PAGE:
Security


Thailand: Muslim rebels funded by al-Qaeda, claims official




Bangkok, 18 Jan. (AKI) – The Islamic insurgency in Thailand’s southern provinces is no longer a local separatist struggle but part of a broader Jihadi movement, a government official claimed on Friday.

Chaiya Yimvilai, a government spokesman, said fighting the local insurgency was now more difficult as the rebels were receiving money from al-Qaeda.

“The situation has intensified recently because they received money from overseas, from the international terror organisation al-Qaeda,” he said at a media briefing.

However, Prime Minister Surayud Chulanont immediately played down the claim and stressed that there was no definitive information to support it.

“They may share the same ideology. We don't know for sure if they are indeed connected,” he said.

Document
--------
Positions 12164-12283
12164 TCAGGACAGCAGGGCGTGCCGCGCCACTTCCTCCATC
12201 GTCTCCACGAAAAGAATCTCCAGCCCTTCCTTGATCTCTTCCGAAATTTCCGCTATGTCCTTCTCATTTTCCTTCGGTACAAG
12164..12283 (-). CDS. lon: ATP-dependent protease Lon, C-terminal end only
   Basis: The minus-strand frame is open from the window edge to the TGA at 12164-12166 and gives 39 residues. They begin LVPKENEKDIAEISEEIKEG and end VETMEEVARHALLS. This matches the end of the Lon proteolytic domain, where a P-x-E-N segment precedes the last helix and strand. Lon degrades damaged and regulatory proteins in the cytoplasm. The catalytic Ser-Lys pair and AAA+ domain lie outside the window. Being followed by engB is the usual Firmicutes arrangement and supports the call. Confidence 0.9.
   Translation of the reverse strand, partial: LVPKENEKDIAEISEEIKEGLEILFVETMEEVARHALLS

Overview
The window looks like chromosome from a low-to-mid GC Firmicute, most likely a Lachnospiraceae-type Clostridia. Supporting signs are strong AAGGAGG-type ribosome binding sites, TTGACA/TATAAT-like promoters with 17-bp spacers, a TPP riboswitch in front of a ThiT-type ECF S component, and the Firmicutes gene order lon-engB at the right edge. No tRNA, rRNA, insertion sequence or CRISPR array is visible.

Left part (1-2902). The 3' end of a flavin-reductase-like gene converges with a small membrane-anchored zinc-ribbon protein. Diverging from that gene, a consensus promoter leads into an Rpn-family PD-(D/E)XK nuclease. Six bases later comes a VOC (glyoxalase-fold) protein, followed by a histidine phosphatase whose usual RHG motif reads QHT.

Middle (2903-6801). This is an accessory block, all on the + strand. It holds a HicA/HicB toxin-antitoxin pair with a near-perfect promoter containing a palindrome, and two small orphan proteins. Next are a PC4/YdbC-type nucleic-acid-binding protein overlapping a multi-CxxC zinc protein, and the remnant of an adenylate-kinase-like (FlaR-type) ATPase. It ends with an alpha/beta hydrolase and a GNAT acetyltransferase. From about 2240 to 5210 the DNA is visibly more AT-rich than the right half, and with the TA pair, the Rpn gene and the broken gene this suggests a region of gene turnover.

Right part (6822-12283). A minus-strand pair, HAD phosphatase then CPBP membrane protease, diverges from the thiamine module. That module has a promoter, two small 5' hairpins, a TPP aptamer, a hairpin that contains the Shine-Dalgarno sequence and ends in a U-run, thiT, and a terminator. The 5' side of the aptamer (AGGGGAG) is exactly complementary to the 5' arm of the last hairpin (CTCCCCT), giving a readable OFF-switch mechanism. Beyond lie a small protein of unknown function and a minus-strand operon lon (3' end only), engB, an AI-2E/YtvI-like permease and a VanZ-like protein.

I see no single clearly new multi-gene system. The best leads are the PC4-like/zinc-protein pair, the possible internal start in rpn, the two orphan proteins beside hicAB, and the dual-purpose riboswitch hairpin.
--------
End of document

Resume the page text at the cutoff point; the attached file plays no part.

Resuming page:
Bangkok has always rebuffed sporadic claims that Thai Islamic radicals could be linked to a larger Islamic terrorist organisation, and in particular to Jemaah Islamiyah (JI).

Indonesia-based JI wants to unite countries across South-east Asia into a caliphate. It has been linked to some of the worst terrorist attacks in the region since 2000, including the 2002 Bali bombings that killed 202 and injured 200 others.

Using leaflets, Thai Muslim rebels have routinely stated their goal of establishing an independent Islamic state (Pattani Darulislam) in southern Thailand but never stated a desire to create a larger association.

The conflict in Yala, Narathiwat and Pattani has killed roughly 2800 people since it erupted in January 2004 according to Pattani’s Prince of Songkhla University's "Deep South Watch" think-tank.

The three provinces are the only three with a predominantly Muslim population in what is largely Buddhist country.

Formerly part of the independent Sultanate of Pattani, the three provinces were annexed by Thailand at the beginning of the 1900s.



 


 

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